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Summary:

Will huge returns on social media investments — like Groupon, LinkedIn or Pandora — help make up for underperforming greentech investments in a venture firm’s portfolio? If so, perhaps this gives firms time — and wiggle room — to keep up their cleantech investing.

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Last month, I raised the idea that the LinkedIn IPO might be bad for cleantech investing because a coming bubble around venture-backed social media companies will only add to the trend of VCs moving away from investing in cleantech. But here’s at least one reason why a wave of big returns for VC-backed social media companies might help greentech, at least indirectly: Huge returns on web investments for a venture firm could help make up for under performing greentech investments in a firm’s portfolio.

OK, I’m generalizing here, given it’s hard to declare startups a loss for investors, particularly when greentech companies seem to have a lot longer time frame to achieving revenues or getting an exit. But clearly, in some cases it’s the same venture firms that will be collecting on the latest social media IPOs — Groupon, Pandora, Kayak, potentially Zynga — that have also led some of the more high-profile, and capital-intensive, investments in greentech firms.

Take New Enterprise Associates (NEA), which will be one of the big winners from the Groupon IPO. According to these calculations in the Wall Street Journal  (taken from Groupon’s S-1), NEA put $4.8 million as the first institutional into Groupon and then followed that up with a $10 million investment in November 2009. For NEA’s $14.8 million, the firm currently holds 14.7 percent of Groupon Class A stock, and that’s after NEA already cashed out $70 million in December. If Groupon goes public, that percentage could be worth $2 billion, or a 135 x on-paper multiple (the article posits it could be worth up to $3.4 billion on paper). NEA’s entire fund (for Internet, mobile, cleantech etc.) was $2.5 billion.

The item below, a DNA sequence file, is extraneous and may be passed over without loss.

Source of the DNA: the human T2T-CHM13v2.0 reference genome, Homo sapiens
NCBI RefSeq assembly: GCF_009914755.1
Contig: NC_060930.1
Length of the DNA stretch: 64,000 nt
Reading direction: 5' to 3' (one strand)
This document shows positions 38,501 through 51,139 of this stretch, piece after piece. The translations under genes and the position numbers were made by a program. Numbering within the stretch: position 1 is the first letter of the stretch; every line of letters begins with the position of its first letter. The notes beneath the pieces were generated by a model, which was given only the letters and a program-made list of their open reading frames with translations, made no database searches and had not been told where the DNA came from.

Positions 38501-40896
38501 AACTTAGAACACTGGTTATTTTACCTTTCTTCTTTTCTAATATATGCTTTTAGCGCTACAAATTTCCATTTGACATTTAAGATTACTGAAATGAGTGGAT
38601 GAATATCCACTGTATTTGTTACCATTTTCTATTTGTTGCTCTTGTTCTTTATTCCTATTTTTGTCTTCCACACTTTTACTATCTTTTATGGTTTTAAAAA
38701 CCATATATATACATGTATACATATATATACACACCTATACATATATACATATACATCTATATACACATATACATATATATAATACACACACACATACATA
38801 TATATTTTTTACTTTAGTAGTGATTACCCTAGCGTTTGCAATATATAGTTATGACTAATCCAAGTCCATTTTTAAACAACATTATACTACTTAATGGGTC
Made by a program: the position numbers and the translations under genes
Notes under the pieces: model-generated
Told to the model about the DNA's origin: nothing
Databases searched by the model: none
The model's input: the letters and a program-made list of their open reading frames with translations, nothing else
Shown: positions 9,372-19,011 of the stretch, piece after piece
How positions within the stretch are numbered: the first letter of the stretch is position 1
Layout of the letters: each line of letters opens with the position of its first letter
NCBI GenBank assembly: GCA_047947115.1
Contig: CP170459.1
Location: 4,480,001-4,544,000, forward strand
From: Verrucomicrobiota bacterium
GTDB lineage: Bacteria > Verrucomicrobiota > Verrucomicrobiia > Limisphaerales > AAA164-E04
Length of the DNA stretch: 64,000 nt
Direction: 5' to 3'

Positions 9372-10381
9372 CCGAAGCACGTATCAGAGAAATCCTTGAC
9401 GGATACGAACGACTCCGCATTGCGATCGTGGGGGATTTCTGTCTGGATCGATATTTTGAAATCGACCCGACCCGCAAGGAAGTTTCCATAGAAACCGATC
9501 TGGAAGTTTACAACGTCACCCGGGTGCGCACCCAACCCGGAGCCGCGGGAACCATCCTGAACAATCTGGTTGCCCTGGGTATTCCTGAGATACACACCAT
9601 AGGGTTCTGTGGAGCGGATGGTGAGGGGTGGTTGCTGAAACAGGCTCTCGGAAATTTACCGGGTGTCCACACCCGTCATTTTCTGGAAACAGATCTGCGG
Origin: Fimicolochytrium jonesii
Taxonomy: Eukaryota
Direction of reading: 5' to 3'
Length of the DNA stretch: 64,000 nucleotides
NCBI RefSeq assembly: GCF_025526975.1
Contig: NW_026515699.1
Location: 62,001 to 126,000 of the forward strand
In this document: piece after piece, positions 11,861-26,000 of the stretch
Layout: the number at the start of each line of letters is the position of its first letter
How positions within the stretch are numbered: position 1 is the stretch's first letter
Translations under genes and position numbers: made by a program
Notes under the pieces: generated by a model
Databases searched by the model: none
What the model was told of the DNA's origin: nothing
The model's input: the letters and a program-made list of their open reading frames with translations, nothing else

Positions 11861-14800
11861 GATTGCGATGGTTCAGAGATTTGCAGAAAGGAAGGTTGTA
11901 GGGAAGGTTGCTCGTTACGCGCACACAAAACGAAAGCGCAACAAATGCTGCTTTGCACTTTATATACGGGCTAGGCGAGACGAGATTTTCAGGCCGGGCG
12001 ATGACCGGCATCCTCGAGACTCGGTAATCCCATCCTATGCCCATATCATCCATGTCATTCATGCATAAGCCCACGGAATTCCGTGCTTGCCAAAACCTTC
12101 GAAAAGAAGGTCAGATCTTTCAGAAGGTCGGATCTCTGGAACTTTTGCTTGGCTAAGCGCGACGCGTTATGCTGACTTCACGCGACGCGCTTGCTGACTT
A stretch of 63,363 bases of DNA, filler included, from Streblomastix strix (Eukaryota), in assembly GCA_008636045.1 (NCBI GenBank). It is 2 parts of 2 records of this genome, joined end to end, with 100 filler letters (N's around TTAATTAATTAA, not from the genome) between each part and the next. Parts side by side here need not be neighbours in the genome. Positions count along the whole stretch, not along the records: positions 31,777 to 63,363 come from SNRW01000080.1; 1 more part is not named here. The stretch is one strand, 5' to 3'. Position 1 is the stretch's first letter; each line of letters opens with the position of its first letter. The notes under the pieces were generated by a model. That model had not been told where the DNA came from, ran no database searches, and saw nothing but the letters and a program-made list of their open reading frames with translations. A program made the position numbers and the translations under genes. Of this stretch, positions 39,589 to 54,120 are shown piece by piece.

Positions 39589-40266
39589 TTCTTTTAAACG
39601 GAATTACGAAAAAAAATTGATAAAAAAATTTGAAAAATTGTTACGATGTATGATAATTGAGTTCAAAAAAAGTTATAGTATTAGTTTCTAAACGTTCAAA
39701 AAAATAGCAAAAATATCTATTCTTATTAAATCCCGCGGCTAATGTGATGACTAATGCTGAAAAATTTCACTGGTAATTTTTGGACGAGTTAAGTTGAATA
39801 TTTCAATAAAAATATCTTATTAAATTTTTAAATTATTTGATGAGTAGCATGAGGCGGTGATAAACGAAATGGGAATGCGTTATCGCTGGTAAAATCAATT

Now look at some of NEA’s over two dozen investments in greentech. The firm might have a few wins, like if electric car maker Fisker Automotive goes public, and Opower seems to be doing well. But there are greentech startups in its portfolio that are pretty capital-intensive and also not clear winners like Bloom Energy, HelioVolt, GridPoint, and Konarka, to name a few. Thin-film solar company HelioVolt has been stuck in a pre-commercialization phase, despite raising over $100 million, and last I heard, NEA investors were openly trying to sell it. Konarka is also stalled in a perpetual R&D phase, while GridPoint has raised a lot of money and hasn’t seemed to secure that many paying deals. Nine-year-old Bloom Energy has raised at least $400 million, and I’ve heard rumors that it’s running out of money for more expansion, though if the company goes public and the IPO is successful, NEA could do well on it.

It’s hard to tell which startups, in the greentech space or otherwise, will end up being homeruns. But NEA’s Groupon return will basically trump the return on all its other investments — and namely its likely losses on greentech — combined for years. So in a way, perhaps the social media is indirectly a good thing for a venture firm’s overall portfolio, so the fund can have some wiggle room on potentially risky greentech losses. Hey, just sayin’.

Image courtesy of Dr. Stephen Dann.

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  1. I really would like to think we aren’t in a bubble because IPO window is a bit more narrow for the cleantech sector and if a couple of social media IPOs go sour, that could be bad news for the cleantechies and some much needed exits.

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